I happened to say something on Facebook about it, and my brother, Paul, asked if I could wait to publish it until he was done writing a story. (Here is his story on how he started writing.) It was a strange request, so I waited a little bit. After some more inquiry, I found out he wanted to just throw it in at the end of my story as a “bonus” of a sort to any potential readers.

I read his story — or at least, what it was at that time. It was good. There was some great ideas in it and it just needed some polishing. It was better than just an unmentioned add-on to a little short story I was writing. I also knew my word count on A Whimper wasn’t going to be much — probably 6-8,000 words — and his was going to be about the same.

So, I proposed the idea of splitting the book title, or even inviting our sister, Betsy, along for the ride. I knew she had been dabbling with writing fiction since I started my publishing journey and figured maybe she had something she could work up fairly quickly. (Read more about her road to her inclusion here.)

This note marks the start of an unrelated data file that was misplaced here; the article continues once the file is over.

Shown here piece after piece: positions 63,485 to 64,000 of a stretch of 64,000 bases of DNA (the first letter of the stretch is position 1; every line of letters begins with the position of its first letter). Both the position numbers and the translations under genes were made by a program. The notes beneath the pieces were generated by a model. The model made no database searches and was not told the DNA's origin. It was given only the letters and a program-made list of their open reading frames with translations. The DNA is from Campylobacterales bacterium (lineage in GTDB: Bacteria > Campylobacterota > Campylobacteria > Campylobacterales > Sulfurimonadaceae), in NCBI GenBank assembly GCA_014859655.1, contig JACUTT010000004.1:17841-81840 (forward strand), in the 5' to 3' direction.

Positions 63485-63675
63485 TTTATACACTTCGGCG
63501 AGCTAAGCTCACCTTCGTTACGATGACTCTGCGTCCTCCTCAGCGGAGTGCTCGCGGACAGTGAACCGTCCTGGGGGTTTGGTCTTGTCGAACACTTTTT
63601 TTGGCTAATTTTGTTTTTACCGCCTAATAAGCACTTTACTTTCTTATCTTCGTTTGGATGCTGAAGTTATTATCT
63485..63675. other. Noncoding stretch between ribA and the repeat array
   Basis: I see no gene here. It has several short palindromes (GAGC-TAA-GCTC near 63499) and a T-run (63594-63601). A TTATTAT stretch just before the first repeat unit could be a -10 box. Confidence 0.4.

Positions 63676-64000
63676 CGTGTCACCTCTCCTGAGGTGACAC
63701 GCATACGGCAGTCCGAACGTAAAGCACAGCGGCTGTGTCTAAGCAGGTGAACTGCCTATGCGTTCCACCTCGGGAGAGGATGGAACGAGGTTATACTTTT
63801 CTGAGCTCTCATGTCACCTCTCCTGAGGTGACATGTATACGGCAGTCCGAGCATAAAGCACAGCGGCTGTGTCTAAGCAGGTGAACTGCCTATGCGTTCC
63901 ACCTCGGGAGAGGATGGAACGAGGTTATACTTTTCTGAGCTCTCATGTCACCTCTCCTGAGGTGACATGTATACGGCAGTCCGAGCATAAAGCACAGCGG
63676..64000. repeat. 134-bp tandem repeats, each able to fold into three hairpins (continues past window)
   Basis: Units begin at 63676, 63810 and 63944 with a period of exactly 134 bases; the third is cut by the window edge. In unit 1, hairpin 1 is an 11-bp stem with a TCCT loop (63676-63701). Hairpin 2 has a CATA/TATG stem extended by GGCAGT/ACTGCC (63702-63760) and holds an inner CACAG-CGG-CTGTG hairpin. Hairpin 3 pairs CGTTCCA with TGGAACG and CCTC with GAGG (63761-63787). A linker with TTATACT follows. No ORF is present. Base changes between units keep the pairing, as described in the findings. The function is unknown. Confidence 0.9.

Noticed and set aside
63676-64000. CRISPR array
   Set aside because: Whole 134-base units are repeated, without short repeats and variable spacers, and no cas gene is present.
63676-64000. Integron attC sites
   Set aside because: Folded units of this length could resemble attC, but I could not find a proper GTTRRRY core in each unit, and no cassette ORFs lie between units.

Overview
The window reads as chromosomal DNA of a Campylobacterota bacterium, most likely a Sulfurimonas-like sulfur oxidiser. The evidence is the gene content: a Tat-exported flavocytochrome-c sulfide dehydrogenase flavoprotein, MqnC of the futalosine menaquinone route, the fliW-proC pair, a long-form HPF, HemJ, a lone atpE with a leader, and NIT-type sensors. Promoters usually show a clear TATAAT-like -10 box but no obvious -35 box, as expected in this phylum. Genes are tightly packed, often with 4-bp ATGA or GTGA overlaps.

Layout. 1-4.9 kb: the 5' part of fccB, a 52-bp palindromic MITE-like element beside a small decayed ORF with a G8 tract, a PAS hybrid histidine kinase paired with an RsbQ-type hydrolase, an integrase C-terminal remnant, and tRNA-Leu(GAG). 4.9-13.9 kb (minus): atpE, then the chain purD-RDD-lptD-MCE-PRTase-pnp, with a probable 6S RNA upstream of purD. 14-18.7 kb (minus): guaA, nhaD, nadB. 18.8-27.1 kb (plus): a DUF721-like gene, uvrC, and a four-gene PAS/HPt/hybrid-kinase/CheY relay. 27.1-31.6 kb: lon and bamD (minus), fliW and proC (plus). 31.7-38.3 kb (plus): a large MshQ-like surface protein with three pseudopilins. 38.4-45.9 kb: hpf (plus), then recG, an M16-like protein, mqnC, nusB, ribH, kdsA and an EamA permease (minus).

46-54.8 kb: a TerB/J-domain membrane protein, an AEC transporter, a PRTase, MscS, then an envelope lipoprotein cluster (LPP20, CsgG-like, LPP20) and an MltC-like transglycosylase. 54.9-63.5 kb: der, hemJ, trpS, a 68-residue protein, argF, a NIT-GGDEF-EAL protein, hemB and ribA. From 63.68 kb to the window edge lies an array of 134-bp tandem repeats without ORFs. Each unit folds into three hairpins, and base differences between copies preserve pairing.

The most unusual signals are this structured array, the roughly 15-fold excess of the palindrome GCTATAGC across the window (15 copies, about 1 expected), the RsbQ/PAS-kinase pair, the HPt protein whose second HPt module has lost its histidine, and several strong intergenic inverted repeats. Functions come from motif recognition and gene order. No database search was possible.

Betsy was game, so I put my story on the backburner for a little while. School took over and I let the two of them tinker and finish their stories. In the end, each of our stories clocked in at roughly the same length — about 7,000 words a piece.

I love Paul’s story because it really is heartfelt. There is a lot of emotion from his main character, Max, and the choices he has made in his life. Obviously Paul isn’t Max, but you can see the questions he has asked are questions Max faces as well.

Betsy’s story fits her, as well. She is a mother to two little boys, both under the age of four. There are so many fears and insecurities that accompany being a parent to a toddler and an infant and she confronts them head-on in this tale. Paul and I really challenged her in the editing process and I think she came out of it with a great story that will connect with a lot of readers.

As for my story? Well, I shared a bit of it with you a few months ago. (Here’s that link.) I must’ve read some technology story, or even Michael Bunker’s Pennsylvania, and thought of the ramifications should we ever have chips in our heads (PIPs as I call them in A Whimper). What would the effects be? I think there are so many effects worldwide that I really could have written a full-length novel, but I chose personal ones to the main character. It is told first person and my brother said the tone reminded him of Ready, Player One, which is a huge compliment and may be true since I had just re-read it prior to starting the work on it.